Sure Lock Stainless Steel TSA Locks, 4-Pack

Last updated: March 16, 2023

Sure Lock Stainless Steel TSA Locks, 4-Pack

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We looked at the top TSA Locks and dug through the reviews from some of the most popular review sites. Through this analysis, we've determined the best TSA Lock you should buy.

Overall Take

Durable and designed to withstand being tossed during travel, these locks are made with hardened stainless steel internal lock mechanisms. The locks are rust-resistant and work well with briefcases and book bags as well as suitcases. There's even a handy indicator that will pop up to let you know when a TSA agent checks your bag.

In our analysis of 31 expert reviews, the Sure Lock Stainless Steel TSA Locks, 4-Pack placed 10th when we looked at the top 13 products in the category. For the full ranking, see below.

From The Manufacturer

⚓ Airport Theft is More Common Than You Think. Between 2010 and 2014 the TSA reported more than $2.4 million in missing items at American airports alone. 25% of these thefts happened in the baggage pick-up areas. ⚓ TSA Locks Work as an Excellent Deterrent. With so many bags unlocked, other people present and limited time to work in, thieves will pass locked bags by in favor of easier unlocked targets. ⚓ An Alloy Body Designed for Tough Work. SureLock uses a 100% alloy body which is built with the stress of airport handling in mind. We back this up with a lifetime warranty which covers damage caused by baggage handlers and TSA inspectors. ⚓ Know if You’ve Been Inspected Right Away. There’s nothing worse than getting to your hotel and discovering that the TSA has lost an important item when inspecting your luggage. SureLock’s inspection indicator will let you know if the luggage has been opened right away so you can deal with any problems while you’re still at the airport. Package Dimensions: 3.6 x 2.9 x 1 inches Shipping Weight: 8.8 ounces (View shipping rates and policies)

Expert Reviews


What experts liked

Not only is it available in some colors, you’ll also find a quick read window for easy entry of your 3-digit combination and a red indicator button to show when your bags have been inspected. This is a wonderful feature if you’re nervous about the TSA rummaging through your stuff.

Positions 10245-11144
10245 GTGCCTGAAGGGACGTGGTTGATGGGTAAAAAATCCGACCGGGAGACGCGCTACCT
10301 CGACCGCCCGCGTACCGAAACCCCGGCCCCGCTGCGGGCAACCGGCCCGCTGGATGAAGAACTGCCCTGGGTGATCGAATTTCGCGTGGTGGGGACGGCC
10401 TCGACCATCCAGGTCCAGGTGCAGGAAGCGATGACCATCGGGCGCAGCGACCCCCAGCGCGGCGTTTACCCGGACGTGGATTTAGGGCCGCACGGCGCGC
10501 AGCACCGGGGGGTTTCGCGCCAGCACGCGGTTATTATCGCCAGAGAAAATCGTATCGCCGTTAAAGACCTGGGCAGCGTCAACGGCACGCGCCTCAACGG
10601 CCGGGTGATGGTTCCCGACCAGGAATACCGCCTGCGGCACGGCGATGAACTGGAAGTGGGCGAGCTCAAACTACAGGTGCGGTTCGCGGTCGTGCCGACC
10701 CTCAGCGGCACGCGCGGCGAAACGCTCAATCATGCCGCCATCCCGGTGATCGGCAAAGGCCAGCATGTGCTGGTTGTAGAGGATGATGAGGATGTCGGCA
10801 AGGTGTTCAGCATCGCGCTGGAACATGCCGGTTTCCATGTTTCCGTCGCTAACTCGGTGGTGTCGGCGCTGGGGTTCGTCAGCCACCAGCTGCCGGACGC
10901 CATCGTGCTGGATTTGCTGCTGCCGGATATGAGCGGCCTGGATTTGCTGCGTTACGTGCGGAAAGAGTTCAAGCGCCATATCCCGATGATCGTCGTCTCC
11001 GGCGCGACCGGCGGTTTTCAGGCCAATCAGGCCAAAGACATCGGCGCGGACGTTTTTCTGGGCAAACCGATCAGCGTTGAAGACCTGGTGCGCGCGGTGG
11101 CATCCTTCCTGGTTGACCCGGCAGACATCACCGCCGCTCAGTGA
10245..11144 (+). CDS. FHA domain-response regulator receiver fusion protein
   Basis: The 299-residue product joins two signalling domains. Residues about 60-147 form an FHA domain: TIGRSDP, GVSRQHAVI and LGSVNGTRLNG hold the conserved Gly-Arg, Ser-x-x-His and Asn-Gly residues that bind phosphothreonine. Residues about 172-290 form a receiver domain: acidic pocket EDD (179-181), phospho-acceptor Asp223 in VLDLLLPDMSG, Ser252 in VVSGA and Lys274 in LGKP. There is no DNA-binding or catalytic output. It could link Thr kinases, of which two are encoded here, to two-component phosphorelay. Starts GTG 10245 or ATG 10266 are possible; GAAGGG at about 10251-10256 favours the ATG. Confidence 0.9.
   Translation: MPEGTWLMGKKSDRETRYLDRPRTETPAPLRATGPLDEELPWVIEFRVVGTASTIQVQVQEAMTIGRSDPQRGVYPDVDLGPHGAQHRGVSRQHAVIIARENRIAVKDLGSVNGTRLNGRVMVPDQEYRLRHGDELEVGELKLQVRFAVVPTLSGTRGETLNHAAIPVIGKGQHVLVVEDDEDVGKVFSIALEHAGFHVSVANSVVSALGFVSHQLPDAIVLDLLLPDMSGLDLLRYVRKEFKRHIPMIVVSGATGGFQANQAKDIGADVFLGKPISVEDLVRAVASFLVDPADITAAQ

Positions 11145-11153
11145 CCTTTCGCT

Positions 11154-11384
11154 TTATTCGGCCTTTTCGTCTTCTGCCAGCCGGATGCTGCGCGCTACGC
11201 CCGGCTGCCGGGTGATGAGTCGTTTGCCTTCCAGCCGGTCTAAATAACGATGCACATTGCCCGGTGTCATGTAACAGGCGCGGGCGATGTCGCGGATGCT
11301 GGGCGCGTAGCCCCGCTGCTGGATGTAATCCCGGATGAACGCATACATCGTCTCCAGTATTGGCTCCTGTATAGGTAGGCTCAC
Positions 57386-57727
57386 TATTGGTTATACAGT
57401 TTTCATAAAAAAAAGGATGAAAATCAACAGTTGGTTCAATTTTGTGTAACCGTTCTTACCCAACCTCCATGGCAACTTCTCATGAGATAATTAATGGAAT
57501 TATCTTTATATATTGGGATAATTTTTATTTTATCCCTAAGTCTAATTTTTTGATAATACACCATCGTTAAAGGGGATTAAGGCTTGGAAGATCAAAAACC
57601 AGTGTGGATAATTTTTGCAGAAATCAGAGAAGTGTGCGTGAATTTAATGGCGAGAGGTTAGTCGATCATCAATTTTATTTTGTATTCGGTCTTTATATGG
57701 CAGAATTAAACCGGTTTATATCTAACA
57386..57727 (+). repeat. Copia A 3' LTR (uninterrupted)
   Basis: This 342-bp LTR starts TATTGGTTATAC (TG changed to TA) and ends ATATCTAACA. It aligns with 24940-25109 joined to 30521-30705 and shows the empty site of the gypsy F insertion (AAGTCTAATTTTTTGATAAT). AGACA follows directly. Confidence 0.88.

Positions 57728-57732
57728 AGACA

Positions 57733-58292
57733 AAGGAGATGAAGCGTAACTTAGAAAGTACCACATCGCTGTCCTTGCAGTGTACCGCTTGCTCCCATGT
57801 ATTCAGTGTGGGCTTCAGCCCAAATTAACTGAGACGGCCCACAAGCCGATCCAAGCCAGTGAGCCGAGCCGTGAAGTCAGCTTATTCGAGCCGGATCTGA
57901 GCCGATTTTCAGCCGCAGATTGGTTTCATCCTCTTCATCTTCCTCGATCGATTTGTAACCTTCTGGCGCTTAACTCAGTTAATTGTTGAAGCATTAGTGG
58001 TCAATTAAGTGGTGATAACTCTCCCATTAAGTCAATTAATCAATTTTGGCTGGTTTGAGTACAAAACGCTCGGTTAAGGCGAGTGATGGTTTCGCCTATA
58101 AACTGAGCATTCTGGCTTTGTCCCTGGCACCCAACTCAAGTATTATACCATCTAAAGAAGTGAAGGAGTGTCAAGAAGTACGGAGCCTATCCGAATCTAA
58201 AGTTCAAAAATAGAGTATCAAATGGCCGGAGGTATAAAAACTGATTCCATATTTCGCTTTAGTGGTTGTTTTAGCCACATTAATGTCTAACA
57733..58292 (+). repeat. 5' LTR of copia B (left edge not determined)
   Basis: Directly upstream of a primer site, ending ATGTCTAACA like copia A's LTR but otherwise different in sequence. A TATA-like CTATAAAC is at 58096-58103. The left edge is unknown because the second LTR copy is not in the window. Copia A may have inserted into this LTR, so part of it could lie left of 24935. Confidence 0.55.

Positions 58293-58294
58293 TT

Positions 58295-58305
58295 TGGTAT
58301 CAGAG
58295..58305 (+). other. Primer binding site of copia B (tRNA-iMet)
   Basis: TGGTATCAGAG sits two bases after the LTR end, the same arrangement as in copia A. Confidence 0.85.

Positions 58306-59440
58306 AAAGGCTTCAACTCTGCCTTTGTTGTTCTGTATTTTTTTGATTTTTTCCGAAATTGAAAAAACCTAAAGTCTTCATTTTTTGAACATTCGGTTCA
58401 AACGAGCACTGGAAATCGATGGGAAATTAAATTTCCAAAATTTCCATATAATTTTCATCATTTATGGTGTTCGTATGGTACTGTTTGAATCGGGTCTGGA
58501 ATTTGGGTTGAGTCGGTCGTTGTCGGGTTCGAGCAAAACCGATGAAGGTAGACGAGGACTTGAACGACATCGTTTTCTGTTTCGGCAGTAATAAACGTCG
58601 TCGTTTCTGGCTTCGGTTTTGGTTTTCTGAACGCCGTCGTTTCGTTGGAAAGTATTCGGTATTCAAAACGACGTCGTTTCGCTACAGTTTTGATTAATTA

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It has a little red button at the top of the lock body which will pop up if TSA had to use their master key to get into your belongings, so that when you pick up your bags later, you can know whether or not they were searched.
The SureLock is the number-one pick. It's TSA-approved, utilizes a convenient, foolproof combination mechanism, and even has an inspection indicator. Its 4-inch cable lock works with any type of suitcase, and quality stainless steel parts can endure shock, weather, and time. Finally, it comes in various colors and pack options.
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These locks come with inspection indicators to let you know your bags have been inspected.
Large dials that power a completely foolproof combination lock. Fits virtually all bags and luggage – both big and small. The combination lock is pretty easy to reset. 100% alloy body that ensures excellent security. Lifetime warranty which covers damage by TSA agents and baggage handlers.

What experts didn't like

Some reports of getting a lock that does not operate properly.

Overview

All checked luggage is screened by the TSA before it is loaded onto an airplane. If a suitcase seems suspicious for any reason, an agent will open it up to review its contents. Since you won’t be with the suitcase at the time of the screening, the agent needs a way to get into the bag. That’s where TSA locks come in. Agents are able to open these locks. Anyone who opts to go with a traditional lock risks having the lock cut off if the TSA agent decides to take a peek inside.

Simplemost Media

There are two types of TSA locks. You can opt for a key lock or a combination lock. Key locks can be opened rather quickly, but if you lose your key, you won’t be able to open your luggage. Individuals who tend to misplace items regularly may want to go with a combination lock instead. You will, of course, need to memorize your passcode to open the lock.

Simplemost Media

If you do opt for a combination lock, you may want to go with a four-digit lock instead of one with only three digits. A four-digit lock is 10 times harder for thieves to crack, as there are over 10,000 possible combinations.

Always review the lock’s construction material. It needs to stand up to harsh handling. Bodies made of zinc alloy are strong and durable. Look for stainless steel cables and internal mechanisms, as they are resistant to rust and won’t freeze up in cold temperatures.

Simplemost Media

Another feature associated with TSA locks that you’ll want to keep an eye out for is an indicator button. This button pops up when a TSA agent uses their key to open the lock. There are also models that require the TSA agent to relock the device before they can pull their key back out. That ensures your luggage continues to be protected as it heads to the plane.

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